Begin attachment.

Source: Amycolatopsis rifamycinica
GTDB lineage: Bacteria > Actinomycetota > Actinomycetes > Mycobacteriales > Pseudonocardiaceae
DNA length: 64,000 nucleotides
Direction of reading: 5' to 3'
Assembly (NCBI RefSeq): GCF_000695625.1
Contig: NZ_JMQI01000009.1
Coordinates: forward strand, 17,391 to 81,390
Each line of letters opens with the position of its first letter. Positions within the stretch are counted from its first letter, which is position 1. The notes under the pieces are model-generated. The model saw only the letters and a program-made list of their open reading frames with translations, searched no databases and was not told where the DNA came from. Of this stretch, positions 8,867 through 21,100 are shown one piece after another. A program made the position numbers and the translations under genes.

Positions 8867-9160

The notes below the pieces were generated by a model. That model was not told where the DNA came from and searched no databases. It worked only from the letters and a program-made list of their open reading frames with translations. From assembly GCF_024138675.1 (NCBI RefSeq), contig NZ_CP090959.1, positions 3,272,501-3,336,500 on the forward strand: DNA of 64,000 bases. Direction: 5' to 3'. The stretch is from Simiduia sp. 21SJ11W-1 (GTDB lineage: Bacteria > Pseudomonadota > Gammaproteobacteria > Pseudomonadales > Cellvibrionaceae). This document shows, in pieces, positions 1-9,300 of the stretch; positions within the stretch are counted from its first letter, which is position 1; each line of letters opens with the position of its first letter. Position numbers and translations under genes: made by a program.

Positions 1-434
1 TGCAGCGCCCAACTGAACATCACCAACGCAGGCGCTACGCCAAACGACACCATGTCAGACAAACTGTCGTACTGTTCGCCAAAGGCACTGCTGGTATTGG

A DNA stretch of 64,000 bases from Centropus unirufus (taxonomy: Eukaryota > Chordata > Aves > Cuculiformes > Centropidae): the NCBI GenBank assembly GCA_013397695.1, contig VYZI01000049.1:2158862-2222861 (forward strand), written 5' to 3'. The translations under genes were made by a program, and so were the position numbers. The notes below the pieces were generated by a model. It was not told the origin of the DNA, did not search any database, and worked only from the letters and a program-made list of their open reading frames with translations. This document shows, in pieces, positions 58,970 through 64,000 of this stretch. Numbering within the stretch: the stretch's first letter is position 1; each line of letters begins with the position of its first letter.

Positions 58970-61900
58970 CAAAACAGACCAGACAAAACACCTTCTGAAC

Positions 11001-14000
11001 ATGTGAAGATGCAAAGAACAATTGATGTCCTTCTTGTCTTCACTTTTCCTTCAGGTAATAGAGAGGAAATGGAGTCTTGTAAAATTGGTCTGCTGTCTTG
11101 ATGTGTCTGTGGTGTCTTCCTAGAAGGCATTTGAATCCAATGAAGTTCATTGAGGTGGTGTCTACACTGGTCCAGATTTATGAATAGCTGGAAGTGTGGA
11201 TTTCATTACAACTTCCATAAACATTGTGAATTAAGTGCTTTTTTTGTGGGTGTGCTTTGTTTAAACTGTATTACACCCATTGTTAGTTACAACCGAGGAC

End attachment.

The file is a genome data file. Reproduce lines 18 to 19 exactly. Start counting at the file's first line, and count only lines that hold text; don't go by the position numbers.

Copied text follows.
11101 ATGTGTCTGTGGTGTCTTCCTAGAAGGCATTTGAATCCAATGAAGTTCATTGAGGTGGTGTCTACACTGGTCCAGATTTATGAATAGCTGGAAGTGTGGA
11201 TTTCATTACAACTTCCATAAACATTGTGAATTAAGTGCTTTTTTTGTGGGTGTGCTTTGTTTAAACTGTATTACACCCATTGTTAGTTACAACCGAGGAC